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TitleConverging ice streams: an unreasonable hypothesis for deposition of the Oak Ridges Moraine, southern Ontario
AuthorSharpe, D R; Russell, H A J; Pugin, A
SourceCanadian Journal of Earth Sciences .
Alt SeriesNatural Resources Canada, Contribution Series 20180421
ProgramGroundwater Geoscience, Aquifer Assessment & support to mapping
The hypothesis that the Oak Ridges Moraine (ORM) formed between two converging (roughly NS) ice streams is tested based on critical, available field data. These data (e.g., DEMs, geological mapping, high-resolution reflection seismic profiles, continuous core, and, analysis of sediment type, architecture, and paleoflow data) refute the converging ice stream hypothesis for deposition of the ORM. Streamlined landforms, used to re-construct ice stream flow paths, go beneath ORM as shown by surface mapping, seismic profiles and cored boreholes; hence, the streamlining event is older than ORM and has no direct bearing on its formation. Meltwater channels that truncate the streamlined landforms are part of the ORM ice stream hypothesis, and they are inferred to represent (sub-aerial) spillways that end at the north side of ORM. These NS meltwater channels are also shown to extend beneath ORM; they have eskers on their floors, and thus, are subglacial not sub-aerial channels. Halton Till, the inferred southern, ice-stream bed, is not present in the predicted ice stream areas. Halton Till overlies ORM sediment; thus, Halton can not represent an ice-stream event that formed ORM. Halton sediment, in addition, occurs in transition from ORM glaciofluvial sediment, and, comprises interbedded diamicton and glaciolacustrine sediment, not the predicted ice-stream, deforming-bed sediment facies. ORM glaciofluvial to glaciolacustrine sequences have a clear east to west paleoflow, in conflict with the expected ~NS sediment flux from the converging-ice-stream hypothesis. The failure of the ice stream hypothesis to explain field data in the area and formation of ORM as predicted, casts doubt on applying this process model in the ORM area, and, in adjacent areas of southern Ontario.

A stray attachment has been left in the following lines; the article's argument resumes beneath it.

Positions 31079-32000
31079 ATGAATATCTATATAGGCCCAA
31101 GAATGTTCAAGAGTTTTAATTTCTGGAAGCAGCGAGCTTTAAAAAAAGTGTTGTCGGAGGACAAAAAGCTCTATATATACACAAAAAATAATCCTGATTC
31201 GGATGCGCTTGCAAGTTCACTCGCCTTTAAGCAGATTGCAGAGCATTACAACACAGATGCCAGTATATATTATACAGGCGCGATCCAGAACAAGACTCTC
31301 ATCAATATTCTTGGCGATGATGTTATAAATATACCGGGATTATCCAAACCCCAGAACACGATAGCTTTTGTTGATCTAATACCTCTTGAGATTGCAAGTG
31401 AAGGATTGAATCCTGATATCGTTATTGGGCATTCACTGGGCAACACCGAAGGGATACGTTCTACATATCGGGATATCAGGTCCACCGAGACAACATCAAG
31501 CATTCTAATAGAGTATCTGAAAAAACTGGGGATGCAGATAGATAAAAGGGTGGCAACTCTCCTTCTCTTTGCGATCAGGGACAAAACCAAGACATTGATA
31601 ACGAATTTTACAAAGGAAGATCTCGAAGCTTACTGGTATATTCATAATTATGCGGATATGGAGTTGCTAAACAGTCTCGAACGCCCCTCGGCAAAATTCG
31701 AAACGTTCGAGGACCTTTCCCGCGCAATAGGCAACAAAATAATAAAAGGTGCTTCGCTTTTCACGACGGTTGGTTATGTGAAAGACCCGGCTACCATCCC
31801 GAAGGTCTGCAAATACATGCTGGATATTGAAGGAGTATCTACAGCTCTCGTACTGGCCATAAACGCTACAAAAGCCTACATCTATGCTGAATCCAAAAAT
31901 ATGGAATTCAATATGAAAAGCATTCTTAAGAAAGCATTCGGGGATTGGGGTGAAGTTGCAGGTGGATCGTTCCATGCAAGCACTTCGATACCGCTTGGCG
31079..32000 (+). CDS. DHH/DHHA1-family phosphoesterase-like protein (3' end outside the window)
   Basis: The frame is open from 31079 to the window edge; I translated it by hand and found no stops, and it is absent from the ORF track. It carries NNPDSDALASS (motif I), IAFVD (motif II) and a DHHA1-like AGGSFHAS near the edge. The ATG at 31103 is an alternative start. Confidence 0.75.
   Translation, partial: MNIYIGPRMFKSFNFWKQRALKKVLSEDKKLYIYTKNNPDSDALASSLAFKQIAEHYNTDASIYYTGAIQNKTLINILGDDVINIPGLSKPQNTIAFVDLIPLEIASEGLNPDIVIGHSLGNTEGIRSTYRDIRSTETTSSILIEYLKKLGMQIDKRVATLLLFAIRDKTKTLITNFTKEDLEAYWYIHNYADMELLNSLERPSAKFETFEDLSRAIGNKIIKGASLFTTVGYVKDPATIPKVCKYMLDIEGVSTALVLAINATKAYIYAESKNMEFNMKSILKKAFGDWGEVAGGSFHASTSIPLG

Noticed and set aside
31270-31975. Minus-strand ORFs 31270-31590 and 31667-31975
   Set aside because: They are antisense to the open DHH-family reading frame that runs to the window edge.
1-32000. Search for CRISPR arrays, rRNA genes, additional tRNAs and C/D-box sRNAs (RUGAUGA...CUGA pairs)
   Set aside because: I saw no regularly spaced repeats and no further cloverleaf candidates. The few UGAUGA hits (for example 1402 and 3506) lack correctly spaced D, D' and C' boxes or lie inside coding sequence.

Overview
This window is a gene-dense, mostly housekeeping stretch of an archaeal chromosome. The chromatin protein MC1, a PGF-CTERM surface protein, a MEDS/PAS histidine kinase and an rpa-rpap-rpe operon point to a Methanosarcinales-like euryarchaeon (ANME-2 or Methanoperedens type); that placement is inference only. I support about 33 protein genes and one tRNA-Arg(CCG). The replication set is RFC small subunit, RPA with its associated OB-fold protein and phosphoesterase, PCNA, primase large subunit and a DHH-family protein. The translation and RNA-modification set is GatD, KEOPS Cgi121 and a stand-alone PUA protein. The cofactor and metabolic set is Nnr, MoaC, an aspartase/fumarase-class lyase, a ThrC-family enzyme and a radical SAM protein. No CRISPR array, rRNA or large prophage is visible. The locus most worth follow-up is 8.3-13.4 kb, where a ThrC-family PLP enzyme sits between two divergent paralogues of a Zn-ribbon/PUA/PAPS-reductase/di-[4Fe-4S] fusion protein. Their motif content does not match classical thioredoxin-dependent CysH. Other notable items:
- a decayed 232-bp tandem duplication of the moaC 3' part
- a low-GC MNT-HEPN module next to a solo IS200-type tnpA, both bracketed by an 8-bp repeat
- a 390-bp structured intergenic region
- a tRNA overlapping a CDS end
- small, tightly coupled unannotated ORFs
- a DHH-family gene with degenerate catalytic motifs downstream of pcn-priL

Summary(Plain Language Summary, not published)
This presentation makes the case that the ORM was not formed by fast flowing ice streams because the hypothesis does not conform with published field data on sediment type, geometry, composition and former flow directions. ORM formed from discharge of stored glacial meltwater at the end of the last glacial episode. Its sand and gravel composition makes it one of the most important groundwater resources in the Toronto region and in southern Ontario.